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The Real Reason These Games Were Removed From Steam

The digital storefront is a double-edged sword: having easy access to games gives customers more options, instant delivery, and better opportunities for pricing. Stephanie Barish, the CEO of IndieCade, has also cited digital distribution as the central catalyst for the rise of indie games. Digital releases also bring some negative aspects to the table: games are often released as unfinished "Early Access" titles, and some developers actively seek to troll customers and digital storefronts with their releases. On some occasions, a game will be delisted on a site like Steam with no real explanation as to where it has gone.


When Valve pulls a game from their store, it generally doesn't remove it from customers' libraries if they have already purchased it (although that has happened on occasion). You may even own some of these games and not realize that Valve, or the game's developer, yanked it from Steam after you obtained your copy. Let's dive into some of the games you can no longer purchase on Steam and discover the real reasons why they are no longer available.

Active Shooter was created by a known Steam troll

Sometimes, games ride waves of controversy to even greater success. Mortal Kombat was pilloried in the early '90s by Connecticut Senator Joseph Lieberman, and that series is still going strong almost three decades later. Other times, backlash in the court of public opinion is too strong; it also helps if the game in question is not very good and the developer is a known troll. Such is the case with a school shooting simulator entitled Active Shooter.


Controversy started to swirl around the game as soon as people started discovering it, before it had even released. The Washington Post writes that the game's publisher, Acid, looked for ways to salvage the title, such as removing the option to play as the actual shooter and not using child character models. It was not enough, and outcry only increased.

Backlash was so swift that the game never actually reached its release date. PC Gamer writes that Valve pulled the game's Steam page on May 29, 2018, one week before Active Shooter was scheduled to release. They also permanently banned the developer and publisher, citing that they were aliases of a known Steam troll with a "history of customer abuse" named Ata Berdiyev. Valve discovered Berdiyev's identity when looking into the controversy surrounding the game.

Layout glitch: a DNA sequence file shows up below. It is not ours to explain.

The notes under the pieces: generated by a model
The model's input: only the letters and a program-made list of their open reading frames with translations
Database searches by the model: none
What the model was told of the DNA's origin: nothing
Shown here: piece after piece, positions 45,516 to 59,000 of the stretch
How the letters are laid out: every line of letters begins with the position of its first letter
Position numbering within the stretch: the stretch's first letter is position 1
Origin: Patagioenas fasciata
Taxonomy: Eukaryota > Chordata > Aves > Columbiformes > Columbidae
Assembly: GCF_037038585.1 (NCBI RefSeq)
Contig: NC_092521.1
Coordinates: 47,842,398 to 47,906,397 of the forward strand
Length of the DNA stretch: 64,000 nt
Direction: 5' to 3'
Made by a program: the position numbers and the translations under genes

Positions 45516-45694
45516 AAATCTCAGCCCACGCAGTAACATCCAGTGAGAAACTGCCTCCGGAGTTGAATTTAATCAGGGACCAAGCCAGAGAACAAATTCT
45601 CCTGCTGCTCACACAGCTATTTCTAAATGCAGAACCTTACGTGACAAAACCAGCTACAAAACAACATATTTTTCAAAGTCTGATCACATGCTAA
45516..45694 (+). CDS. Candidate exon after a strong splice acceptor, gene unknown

Alan Wake's downfall was ... David Bowie?

Not every game gets pulled from Steam due to some terrible controversy. One culprit that can get games yanked from the store is an expired license. In the case of Alan Wake, it was not even a character license or something essential to the game: a few popular songs did the game in, and it is no longer available to purchase.


Alan Wake is an episodic horror game, and each episode features a song from a well-known artist at its conclusion. Songs like "In Dreams" by Roy Orbison, "Up Jumped the Devil" by Nick Cave and the Bad Seeds, and "Space Oddity" by David Bowie all play over the credits of episodes, and the expirations of those licenses are the reason you can no longer pick the game up. Anyone who purchased a copy before it was pulled still has access to the game, and Rock Paper Shotgun writes that developer Remedy is "looking into relicensing the music for Alan Wake, but have no timeframe for this." If those licenses are updated, Alan Wake might make a return to Steam.

Paranautical Activity's developer threatened Valve's CEO

Oh, Paranautical Activity. The promising rogue-like FPS with voxel graphics hit Steam Early Access in September 2013, and PC Gamer called it "the most capital-I 'Indie' release I've ever seen." The key phrase in that last sentence is "Early Access," because Paranautical Activity should have been featured as a full release. Valve's oversight, and its perceived delay in updating the game's Steam page, did not sit well with head developer Mike Maulbeck.


Not. One. Bit.